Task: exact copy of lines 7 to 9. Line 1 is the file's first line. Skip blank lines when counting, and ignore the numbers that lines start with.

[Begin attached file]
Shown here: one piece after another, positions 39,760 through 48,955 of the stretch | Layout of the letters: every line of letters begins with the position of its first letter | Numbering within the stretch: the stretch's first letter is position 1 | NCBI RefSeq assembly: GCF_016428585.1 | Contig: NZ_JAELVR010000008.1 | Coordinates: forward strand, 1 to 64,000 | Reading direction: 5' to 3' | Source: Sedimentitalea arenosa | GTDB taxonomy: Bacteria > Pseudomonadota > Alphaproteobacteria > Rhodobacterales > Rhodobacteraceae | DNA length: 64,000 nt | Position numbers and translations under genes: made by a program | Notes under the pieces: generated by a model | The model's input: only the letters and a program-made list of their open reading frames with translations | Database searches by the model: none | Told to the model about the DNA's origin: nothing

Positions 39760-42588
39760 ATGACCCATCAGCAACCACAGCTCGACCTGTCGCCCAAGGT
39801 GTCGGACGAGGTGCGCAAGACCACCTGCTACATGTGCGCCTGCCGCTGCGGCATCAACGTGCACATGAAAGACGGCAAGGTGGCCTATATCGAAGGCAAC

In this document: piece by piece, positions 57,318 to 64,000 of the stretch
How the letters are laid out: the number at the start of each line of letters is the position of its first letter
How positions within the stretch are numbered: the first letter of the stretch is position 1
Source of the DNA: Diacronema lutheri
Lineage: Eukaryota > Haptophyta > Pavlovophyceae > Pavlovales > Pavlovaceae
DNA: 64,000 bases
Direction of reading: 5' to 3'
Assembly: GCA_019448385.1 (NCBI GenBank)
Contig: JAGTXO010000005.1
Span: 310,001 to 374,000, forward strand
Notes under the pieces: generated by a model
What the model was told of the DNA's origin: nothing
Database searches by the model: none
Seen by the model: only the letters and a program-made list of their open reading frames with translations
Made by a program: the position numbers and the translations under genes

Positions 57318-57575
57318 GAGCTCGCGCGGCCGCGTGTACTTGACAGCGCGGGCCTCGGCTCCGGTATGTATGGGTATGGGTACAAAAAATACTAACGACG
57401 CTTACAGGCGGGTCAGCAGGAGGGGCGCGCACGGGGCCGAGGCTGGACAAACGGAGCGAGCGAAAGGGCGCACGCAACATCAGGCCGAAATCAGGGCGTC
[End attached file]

How positions within the stretch are numbered: the first letter of the stretch is position 1
Source of the DNA: Diacronema lutheri
Lineage: Eukaryota > Haptophyta > Pavlovophyceae > Pavlovales > Pavlovaceae